Eg: A makes an attempt to pick the pocket of Z by thrusting his hand into Z’s pocket. Z is having nothing in his pocket than also A is liable for attempt to commit theft.

      In legal impossibility, the result the accused intends, if achieved, will not be the crime he or she believed would be committed. In case of legal impossibility the person is under a mistaken belief that his act is a crime but in fact his act does not amounts to crime.
      An example is where the accused had taken his own umbrella from a stand thinking that it belongs to another person

      Aman Kumar and Anr v. State of Haryana AIR 2004 SC 1498: Attempt to commit an offence according to the SC of india, is an act or a series of acts, which leads to commission of the offence, unless something, which the doer of the act neither foresaw nor intended , happens to prevent this.

  4. Commission
    When intended crime is actually committed, a man can be held liable for its commission: he becomes successful in his attempt to commit crime, and the consequences of the crime materialise.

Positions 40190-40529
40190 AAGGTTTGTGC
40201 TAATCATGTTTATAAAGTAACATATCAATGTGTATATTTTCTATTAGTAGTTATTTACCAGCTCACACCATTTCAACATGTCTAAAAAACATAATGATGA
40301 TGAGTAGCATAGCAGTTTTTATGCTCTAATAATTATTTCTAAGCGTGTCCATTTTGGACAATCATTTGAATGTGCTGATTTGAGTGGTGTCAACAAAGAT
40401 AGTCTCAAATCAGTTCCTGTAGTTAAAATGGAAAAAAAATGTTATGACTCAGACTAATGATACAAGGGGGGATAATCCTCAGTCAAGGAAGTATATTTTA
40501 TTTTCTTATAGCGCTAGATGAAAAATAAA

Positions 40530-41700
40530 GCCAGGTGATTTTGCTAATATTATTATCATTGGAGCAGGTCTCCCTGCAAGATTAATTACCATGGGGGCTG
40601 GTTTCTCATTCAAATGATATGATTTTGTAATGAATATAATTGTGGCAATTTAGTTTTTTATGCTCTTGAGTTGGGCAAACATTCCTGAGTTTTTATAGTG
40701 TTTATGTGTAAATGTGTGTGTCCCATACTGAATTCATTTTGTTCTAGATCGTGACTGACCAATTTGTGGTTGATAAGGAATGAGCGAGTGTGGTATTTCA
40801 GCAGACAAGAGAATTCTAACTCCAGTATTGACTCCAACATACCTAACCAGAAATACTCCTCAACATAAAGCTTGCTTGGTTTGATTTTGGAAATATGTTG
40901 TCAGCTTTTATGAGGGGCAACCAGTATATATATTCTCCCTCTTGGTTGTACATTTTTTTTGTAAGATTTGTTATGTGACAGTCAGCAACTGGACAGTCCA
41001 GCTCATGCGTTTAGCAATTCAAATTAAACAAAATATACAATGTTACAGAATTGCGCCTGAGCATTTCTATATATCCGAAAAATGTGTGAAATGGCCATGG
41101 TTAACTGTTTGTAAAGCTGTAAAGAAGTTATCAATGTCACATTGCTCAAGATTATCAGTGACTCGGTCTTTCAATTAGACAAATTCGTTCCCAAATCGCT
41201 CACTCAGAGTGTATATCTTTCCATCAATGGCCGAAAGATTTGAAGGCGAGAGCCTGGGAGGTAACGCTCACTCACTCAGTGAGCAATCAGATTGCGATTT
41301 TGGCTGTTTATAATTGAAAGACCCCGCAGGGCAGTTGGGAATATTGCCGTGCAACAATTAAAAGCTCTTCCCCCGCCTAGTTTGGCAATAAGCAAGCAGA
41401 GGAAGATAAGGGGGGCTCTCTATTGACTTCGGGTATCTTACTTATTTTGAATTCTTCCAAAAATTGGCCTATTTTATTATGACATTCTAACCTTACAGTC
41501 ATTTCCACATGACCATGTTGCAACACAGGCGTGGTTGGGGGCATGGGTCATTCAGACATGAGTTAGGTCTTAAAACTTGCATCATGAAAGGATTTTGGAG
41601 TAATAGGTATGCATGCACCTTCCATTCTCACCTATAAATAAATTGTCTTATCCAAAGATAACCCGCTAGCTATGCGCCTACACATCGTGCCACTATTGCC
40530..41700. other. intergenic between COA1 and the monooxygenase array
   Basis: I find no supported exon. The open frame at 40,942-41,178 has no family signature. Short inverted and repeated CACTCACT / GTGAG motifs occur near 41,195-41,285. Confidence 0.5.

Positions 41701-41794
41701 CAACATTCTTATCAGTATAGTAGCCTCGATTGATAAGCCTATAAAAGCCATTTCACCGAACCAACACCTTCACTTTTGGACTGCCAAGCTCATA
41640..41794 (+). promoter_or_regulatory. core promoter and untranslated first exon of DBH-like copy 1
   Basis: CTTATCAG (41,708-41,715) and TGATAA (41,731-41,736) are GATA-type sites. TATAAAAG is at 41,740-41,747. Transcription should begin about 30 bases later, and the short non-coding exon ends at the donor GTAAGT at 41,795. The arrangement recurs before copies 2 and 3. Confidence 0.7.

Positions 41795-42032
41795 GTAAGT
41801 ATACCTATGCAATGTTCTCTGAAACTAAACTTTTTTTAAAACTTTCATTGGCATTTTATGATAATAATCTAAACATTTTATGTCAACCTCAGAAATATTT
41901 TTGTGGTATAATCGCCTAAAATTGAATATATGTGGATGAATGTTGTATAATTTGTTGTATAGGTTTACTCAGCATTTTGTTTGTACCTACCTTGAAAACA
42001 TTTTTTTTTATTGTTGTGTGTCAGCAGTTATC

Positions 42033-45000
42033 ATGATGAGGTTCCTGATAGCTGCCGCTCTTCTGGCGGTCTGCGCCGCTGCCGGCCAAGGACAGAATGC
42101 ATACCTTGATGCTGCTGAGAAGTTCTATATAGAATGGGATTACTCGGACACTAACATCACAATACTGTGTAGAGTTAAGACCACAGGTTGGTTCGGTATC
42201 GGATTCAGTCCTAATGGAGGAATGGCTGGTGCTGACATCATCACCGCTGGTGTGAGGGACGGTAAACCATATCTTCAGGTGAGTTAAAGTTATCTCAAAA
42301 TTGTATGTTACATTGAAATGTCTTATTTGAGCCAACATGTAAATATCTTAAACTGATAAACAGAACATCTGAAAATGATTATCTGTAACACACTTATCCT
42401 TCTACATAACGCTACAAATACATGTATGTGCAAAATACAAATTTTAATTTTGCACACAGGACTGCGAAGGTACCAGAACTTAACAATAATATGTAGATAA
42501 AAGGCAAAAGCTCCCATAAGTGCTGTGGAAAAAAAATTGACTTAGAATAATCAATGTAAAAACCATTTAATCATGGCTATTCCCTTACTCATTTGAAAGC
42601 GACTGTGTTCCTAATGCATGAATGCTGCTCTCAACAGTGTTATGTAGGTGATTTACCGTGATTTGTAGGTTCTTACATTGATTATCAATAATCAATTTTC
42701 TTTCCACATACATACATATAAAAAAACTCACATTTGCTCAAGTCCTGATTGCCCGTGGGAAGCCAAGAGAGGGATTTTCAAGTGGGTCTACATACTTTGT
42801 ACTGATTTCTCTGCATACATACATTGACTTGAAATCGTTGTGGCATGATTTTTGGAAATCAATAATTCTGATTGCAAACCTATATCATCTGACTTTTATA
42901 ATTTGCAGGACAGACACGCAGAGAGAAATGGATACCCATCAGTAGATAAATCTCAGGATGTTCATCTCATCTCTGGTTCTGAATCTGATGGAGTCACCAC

Example: ‘X’ intends to kill ‘A’ (intention), purchases a gun, loads it, aims at ‘A’ (preparation), and pulls a trigger (attempts), and the bullet hits ‘A’ killing him(commission). Needless to say, ‘X’ can be held liable for Murder

    In Abhayanand Mishra v state of bihar AIR 1961 SC 1698– Tests for determining whether an act amounts to a mere preparation or an attempt to commit an offence:
    • The proximity rule: state of maharashtra v. mohanmmad yakub (1980) 3 scc 57
    • Locus Poenitentiae test (time for repentance): Malkiat singh v state of punjab AIR 1970 SC 713
    • Impossibility Test
    • Social Danger test
    • Equivocality Test
  • Proximity rule- An act in order to be designated as an attempt, must be sufficiently near to the accomplishment of the substantive offence punishable.
  • Locus Poenitentiae Test (Time for Repentance)- An Act will amount to mere preparation if a man on his own accord gives it up, before the criminal act is carried out.
  • Impossibility Test- An act which is impossible to commit cannot be attempted and so is not culpable.
  • Social Danger Test- The seriousness of the crime and the apprehension of the social danger involved is taken into account.